One+one makes a family
Growing numbers of single American women are adopting children in the US and abroad.
Jeanne Becker always assumed she would have a satisfying career and a family.Skip to next paragraph
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But while her career in marketing and public relations progressed steadily, marriage proved elusive. A long-term relationship ended when she was in her late 30s, forcing her to confront a hard question: What should she do about starting a family?
"I gave it about a year's worth of thought," says Ms. Becker, president of Becker Consulting Services in Coral Gables, Fla. She decided to adopt, beginning an odyssey that would take her far from home. It also put her in league with a growing number of unmarried women who face complex decisions about adopting children alone - decisions that involve everything from finances to child care to cultural differences.
Last year, nearly a third of adoptive parents in the United States were single women, according to the Children's Bureau of the US Department of Health and Human Services.
As these women - a majority in their 30s and 40s, educated and financially secure - reach out to children in the US and abroad, they are forging new territory in the changing landscape of the American family. Many find their divergent path to motherhood deeply rewarding. Yet "arduous" is also a word that comes up in conversations as they describe the adoption process and solo child- rearing.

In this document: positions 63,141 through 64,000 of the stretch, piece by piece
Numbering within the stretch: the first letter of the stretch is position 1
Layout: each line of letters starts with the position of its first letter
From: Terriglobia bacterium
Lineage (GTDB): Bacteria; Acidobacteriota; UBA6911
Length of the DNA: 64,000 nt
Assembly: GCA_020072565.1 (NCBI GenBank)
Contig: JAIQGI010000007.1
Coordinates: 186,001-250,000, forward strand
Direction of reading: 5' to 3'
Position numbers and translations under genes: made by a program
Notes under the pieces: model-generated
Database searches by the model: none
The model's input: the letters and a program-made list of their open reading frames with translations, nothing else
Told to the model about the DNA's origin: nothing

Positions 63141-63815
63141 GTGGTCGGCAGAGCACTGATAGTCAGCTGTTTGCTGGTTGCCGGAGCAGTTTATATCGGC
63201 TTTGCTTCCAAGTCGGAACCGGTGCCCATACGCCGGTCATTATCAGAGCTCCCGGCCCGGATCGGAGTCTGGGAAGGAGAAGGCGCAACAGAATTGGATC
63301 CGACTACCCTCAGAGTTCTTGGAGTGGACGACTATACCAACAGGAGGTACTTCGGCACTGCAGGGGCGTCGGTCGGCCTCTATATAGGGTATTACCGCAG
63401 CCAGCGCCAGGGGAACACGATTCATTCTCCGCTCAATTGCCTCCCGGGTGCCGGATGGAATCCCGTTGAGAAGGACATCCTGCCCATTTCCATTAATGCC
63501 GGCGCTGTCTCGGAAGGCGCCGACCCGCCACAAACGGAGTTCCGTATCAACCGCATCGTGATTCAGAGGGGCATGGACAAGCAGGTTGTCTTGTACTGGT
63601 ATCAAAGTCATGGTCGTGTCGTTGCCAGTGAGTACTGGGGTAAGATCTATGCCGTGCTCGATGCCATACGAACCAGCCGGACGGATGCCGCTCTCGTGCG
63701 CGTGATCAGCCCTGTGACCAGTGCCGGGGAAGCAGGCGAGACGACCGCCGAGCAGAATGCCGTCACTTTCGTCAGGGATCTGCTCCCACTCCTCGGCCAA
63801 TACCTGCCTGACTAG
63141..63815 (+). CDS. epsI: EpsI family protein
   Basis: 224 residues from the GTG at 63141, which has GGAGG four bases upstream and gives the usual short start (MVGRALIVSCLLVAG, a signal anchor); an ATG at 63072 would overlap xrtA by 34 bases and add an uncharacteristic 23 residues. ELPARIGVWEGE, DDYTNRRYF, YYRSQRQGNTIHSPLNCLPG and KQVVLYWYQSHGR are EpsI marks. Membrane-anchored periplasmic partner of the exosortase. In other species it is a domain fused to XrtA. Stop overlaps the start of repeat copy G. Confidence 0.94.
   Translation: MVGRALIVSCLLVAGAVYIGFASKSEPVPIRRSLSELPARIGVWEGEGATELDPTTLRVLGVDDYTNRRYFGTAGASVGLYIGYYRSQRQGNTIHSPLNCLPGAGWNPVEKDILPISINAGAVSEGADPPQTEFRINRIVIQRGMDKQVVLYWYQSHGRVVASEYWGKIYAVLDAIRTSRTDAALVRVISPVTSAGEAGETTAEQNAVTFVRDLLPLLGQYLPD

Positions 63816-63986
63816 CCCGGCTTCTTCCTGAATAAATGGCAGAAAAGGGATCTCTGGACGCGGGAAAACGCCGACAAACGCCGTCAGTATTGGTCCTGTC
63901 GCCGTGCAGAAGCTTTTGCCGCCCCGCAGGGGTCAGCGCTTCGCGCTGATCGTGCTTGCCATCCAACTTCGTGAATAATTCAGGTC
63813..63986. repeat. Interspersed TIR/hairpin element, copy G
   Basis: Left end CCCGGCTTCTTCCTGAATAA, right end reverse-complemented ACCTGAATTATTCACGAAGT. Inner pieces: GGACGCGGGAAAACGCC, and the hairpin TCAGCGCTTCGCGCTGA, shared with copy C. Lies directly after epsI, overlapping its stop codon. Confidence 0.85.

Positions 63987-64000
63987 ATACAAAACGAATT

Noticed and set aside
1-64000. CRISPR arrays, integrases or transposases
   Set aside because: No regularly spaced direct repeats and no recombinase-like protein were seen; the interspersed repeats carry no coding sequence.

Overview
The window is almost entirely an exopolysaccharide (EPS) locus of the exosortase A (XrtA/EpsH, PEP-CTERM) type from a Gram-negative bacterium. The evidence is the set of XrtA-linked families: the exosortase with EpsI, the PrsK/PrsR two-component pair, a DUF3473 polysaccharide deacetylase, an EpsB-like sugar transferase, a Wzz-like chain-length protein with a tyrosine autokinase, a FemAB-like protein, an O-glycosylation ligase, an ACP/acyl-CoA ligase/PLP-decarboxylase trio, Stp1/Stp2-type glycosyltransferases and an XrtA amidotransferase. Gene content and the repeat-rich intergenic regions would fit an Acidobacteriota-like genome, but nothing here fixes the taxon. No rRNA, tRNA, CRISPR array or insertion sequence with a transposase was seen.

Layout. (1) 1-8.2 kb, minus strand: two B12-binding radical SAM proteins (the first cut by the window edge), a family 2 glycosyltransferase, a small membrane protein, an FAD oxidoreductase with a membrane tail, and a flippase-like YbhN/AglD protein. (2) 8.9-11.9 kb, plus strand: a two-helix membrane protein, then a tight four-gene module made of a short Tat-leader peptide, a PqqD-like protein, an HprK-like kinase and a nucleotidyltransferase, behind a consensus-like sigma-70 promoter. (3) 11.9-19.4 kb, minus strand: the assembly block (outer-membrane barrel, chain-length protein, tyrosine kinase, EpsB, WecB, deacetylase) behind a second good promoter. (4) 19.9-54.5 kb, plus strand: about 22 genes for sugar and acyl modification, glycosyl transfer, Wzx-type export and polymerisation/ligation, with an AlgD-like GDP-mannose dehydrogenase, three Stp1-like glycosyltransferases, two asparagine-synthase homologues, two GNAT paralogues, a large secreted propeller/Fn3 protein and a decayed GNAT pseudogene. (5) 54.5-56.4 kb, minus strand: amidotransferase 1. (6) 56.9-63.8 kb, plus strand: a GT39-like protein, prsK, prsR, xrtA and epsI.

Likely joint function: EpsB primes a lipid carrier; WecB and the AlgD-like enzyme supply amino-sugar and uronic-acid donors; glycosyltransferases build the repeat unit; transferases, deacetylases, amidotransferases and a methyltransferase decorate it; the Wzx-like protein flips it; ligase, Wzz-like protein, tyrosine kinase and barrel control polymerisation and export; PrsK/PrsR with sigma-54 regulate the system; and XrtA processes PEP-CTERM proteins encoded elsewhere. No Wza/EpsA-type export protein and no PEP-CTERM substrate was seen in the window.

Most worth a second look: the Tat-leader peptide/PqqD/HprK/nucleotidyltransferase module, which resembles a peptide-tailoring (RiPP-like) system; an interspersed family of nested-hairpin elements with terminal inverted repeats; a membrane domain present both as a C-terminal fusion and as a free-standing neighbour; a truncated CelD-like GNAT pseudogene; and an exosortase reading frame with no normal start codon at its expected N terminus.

"Expensive" is another word they use. Costs for international adoption can range from $12,000 to $30,000, averaging between $15,000 and $25,000. A domestic adoption averages $16,000, although expenses can vary widely. A federal tax credit that took effect last year offsets $10,000 in costs for both domestic and international adoptions.
Like many single women, Ms. Becker first hoped to adopt a baby in the US. But after learning that birth mothers favor married couples, she researched China and Russia, the top two countries for overseas adoption. She chose Russia, her father's ancestral homeland, and worked with an agency in New York. Mountains of paperwork were followed by hours with a social worker who conducted a home study.
After the agency approved Becker, she received a "referral," a videotape of a 9-month-old Russian boy. She showed it to several physicians, as well as a speech therapist and a physical therapist. "Everybody gave thumbs up," she says. A Western-trained doctor in Moscow also examined the infant. The exam revealed some minor problems, but nothing major.
Becker made two trips to Russia. The first time she traveled alone to appear in court and to meet the son she would name Ethan.
The second time a friend went with her to bring the 14-month-old child home. Smiling in approval, a Russian judge told her, "Life begins at 40." The whole process took 13 months, a fairly typical time frame.
Another adoptive mother, Darsie Bowden of Skokie, Ill., traveled to China six years ago to adopt an 11-month-old girl, whom she named Elizabeth. As a professor at DePaul University in Chicago, Ms. Bowden needed to find a country that did not require a lengthy stay to pick up a child. "China was very straightforward, and the kids tended to be pretty healthy," she says.
Since then, China has imposed a quota on single women, limiting them to 8 percent of adoptions. Many countries allow only married couples to adopt.